Local police agencies band together to stop 'reckless, dangerous' ATV riders
We are going to find you, we are going to arrest you,' sheriff says
ORANGE COUNTY, Fla. – Orange County Sheriff John Mina says local police agencies are working together to stop the groups of ATV riders who are driving recklessly on Central Florida roads and putting other motorists' lives at risk.
Mina's announcement comes after several incidents involving illegal ATV riders.
On Sunday, at least a dozen riders swarmed Edgewood, causing a crash with a pregnant woman who they then assaulted, according to police. Later that same day, deputies said a group made an illegal U-turn on Florida's Turnpike, ultimately causing another crash.
In the most recent encounter, a deputy who was trying to stop an ATV rider ended up getting dragged behind the vehicle for almost 10 feet, according to the arrest report.
Mina said this type of behavior won't be tolerated.
"We know that this reckless, dangerous behavior by ATV and motorcycle riders poses a threat to our community. We want to show everyone we're being being very proactive in our measures in order to stop this behavior," Mina said.
In a recent meeting, police agencies across Central Florida committed to cracking down on illegal ATV riding. As part of that, Mina said officers and deputies will ramp up patrols, arrest suspects on the most serious felony charges and seize any vehicles or property related to their crimes.
"Our message to the street racers who are out there driving recklessly, putting fear into our residents, is that we are going to find you, we are going to arrest you and we will seize your vehicle," Mina said.
Deputies said in the past year alone, they have arrested 200 people in one portion of Orange County while doing street racing details and they expect more arrests to come.
In many cases, the ATV and dirt bike riders come to Central Florida from other parts of the state, but Mina wants it to be known that illegal activity is not welcome in the region.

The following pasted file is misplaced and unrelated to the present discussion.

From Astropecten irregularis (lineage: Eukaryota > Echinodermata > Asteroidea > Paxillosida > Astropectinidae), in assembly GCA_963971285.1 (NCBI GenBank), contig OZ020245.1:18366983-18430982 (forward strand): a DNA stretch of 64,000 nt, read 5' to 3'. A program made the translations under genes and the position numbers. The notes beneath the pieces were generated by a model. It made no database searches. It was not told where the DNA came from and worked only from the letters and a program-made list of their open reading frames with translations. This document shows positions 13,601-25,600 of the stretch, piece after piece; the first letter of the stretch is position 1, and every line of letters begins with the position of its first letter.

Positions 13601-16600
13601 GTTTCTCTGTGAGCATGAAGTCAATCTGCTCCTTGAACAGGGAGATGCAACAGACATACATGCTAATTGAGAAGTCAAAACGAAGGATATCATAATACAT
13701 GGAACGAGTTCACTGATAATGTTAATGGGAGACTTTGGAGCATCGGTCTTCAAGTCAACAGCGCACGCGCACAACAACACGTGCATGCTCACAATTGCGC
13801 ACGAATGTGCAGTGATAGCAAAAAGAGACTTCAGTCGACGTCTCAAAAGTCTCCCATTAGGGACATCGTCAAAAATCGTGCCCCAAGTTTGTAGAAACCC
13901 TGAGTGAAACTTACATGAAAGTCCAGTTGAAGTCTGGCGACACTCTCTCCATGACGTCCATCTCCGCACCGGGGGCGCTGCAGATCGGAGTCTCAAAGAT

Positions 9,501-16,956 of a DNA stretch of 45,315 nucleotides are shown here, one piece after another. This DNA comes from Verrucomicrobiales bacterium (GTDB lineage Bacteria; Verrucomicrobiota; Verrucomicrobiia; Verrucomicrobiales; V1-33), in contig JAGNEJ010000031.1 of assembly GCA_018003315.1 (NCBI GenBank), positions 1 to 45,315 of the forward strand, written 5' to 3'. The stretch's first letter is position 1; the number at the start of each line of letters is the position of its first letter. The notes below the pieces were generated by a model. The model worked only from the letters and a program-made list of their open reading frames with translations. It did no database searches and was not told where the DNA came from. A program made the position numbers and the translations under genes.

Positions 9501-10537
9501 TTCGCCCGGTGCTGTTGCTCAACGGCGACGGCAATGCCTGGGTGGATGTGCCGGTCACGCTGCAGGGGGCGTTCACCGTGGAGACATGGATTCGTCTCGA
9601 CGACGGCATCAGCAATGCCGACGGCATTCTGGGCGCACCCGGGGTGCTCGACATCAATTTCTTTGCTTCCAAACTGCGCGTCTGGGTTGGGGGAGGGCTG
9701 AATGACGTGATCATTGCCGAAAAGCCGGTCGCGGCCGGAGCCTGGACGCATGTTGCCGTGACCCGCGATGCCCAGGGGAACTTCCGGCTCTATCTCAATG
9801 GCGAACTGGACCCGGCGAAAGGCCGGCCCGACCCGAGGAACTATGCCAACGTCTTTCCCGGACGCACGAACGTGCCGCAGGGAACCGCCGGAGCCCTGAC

"We're going to send a strong message to these groups who are traveling here from other states, from other areas, that we're not going to tolerate it," Mina said.
Any motorist who sees illegal activity on the road is asked to immediately report it by calling 911 or local law enforcement.
"We're asking people not to take matters into their own hands, to please call 911 and let us handle it and rest assured -- especially if you see a large group -- we do want you to call 911, but just because you don't see law enforcement in the area doesn't mean we're not monitoring them from the air, and that's exactly what happened on Sunday," Mina said.
The Edgewood Police Department also acknowledged the partnership among agencies to crack down on the packs of ATVs, motorcycles and dirt bikes swarming the area. Edgewood officers echoed Mina in asking residents not to take matters into their own hands. Instead, they offered the following tips:
• Let them pass you, then call 911.
• If you are unable to get out of their way, try to slow down. They’ll eventually go around you.
• Be a good witness. Take notes where you are located, the color and markings on the motorcycle or ATV and their direction of travel.
• Take notes of the rider such as, clothing, helmet, facemask, etc.
• If you or a passenger tries to record the bikers, be discrete to avoid provoking confrontation.
• Stay in your vehicle.
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